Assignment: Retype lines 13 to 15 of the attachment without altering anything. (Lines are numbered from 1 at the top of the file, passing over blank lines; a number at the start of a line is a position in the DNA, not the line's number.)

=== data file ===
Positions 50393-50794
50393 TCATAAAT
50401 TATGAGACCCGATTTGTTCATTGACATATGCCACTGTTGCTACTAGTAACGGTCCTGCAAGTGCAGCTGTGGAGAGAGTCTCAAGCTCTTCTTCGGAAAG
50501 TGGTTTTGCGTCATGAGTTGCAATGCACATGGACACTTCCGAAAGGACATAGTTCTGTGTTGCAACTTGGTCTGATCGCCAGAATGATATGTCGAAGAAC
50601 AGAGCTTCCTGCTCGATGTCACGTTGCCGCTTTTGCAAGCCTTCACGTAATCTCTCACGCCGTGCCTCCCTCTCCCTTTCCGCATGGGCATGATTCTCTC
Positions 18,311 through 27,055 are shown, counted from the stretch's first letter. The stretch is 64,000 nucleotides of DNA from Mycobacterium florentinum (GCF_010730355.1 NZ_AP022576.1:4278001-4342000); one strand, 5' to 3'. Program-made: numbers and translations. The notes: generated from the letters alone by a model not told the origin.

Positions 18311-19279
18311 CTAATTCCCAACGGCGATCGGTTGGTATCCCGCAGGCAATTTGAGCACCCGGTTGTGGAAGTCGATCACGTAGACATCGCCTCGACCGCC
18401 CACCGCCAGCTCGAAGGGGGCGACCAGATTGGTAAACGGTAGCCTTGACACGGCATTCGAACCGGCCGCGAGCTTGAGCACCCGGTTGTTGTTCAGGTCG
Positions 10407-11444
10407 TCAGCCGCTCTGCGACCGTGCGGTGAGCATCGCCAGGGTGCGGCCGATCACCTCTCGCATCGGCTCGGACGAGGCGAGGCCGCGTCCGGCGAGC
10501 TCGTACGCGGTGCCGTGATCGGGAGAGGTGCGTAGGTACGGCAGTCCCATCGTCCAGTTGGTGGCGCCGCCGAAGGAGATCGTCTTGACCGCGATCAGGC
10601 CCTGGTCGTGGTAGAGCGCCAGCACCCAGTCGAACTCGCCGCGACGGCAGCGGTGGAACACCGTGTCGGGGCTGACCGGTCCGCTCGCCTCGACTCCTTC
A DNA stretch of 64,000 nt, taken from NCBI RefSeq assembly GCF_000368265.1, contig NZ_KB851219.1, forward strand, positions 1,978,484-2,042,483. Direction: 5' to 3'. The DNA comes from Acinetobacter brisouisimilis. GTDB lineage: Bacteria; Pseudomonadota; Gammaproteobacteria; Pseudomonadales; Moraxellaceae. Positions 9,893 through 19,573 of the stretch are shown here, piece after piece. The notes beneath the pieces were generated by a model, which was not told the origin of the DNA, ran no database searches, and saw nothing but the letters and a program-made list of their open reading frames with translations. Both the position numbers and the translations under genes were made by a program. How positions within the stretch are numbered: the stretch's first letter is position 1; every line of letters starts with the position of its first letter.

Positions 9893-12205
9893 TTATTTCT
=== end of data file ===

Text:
10601 CCTGGTCGTGGTAGAGCGCCAGCACCCAGTCGAACTCGCCGCGACGGCAGCGGTGGAACACCGTGTCGGGGCTGACCGGTCCGCTCGCCTCGACTCCTTC
A DNA stretch of 64,000 nt, taken from NCBI RefSeq assembly GCF_000368265.1, contig NZ_KB851219.1, forward strand, positions 1,978,484-2,042,483. Direction: 5' to 3'. The DNA comes from Acinetobacter brisouisimilis. GTDB lineage: Bacteria; Pseudomonadota; Gammaproteobacteria; Pseudomonadales; Moraxellaceae. Positions 9,893 through 19,573 of the stretch are shown here, piece after piece. The notes beneath the pieces were generated by a model, which was not told the origin of the DNA, ran no database searches, and saw nothing but the letters and a program-made list of their open reading frames with translations. Both the position numbers and the translations under genes were made by a program. How positions within the stretch are numbered: the stretch's first letter is position 1; every line of letters starts with the position of its first letter.

Positions 9893-12205